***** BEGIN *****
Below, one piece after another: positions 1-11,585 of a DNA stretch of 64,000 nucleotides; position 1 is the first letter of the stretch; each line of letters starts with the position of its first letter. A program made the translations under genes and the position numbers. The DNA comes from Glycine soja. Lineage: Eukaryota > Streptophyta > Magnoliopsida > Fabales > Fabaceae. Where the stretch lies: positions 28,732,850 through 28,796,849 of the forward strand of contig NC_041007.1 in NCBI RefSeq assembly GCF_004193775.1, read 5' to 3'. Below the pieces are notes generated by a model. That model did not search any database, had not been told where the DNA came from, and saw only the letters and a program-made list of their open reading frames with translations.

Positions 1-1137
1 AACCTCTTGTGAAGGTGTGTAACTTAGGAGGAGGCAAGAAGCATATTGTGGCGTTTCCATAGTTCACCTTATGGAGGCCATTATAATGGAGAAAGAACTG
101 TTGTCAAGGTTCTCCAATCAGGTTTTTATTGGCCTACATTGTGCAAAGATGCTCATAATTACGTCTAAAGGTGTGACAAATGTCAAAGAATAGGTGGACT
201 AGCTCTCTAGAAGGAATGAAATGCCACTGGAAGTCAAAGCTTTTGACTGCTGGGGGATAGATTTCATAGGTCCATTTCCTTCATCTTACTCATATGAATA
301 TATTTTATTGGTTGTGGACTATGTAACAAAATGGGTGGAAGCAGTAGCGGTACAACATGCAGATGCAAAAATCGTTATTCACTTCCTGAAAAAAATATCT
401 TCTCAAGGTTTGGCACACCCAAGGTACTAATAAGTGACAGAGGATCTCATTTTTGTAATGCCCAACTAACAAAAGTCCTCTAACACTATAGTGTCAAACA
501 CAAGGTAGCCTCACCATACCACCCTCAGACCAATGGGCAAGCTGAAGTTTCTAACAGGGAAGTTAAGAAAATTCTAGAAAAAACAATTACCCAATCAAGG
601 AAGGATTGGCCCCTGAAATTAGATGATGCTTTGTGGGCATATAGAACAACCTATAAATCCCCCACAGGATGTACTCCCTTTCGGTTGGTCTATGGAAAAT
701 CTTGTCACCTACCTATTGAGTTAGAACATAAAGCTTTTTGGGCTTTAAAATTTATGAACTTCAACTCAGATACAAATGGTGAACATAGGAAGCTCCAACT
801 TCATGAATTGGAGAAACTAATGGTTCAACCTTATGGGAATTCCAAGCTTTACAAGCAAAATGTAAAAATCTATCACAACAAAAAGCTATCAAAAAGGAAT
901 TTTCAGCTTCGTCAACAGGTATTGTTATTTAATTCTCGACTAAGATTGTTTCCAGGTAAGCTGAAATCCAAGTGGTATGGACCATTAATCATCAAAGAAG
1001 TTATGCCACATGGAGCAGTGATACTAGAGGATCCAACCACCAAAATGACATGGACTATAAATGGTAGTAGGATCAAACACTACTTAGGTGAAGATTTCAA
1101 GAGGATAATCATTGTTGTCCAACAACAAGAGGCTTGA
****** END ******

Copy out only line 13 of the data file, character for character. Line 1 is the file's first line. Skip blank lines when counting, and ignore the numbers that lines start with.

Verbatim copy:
1001 TTATGCCACATGGAGCAGTGATACTAGAGGATCCAACCACCAAAATGACATGGACTATAAATGGTAGTAGGATCAAACACTACTTAGGTGAAGATTTCAA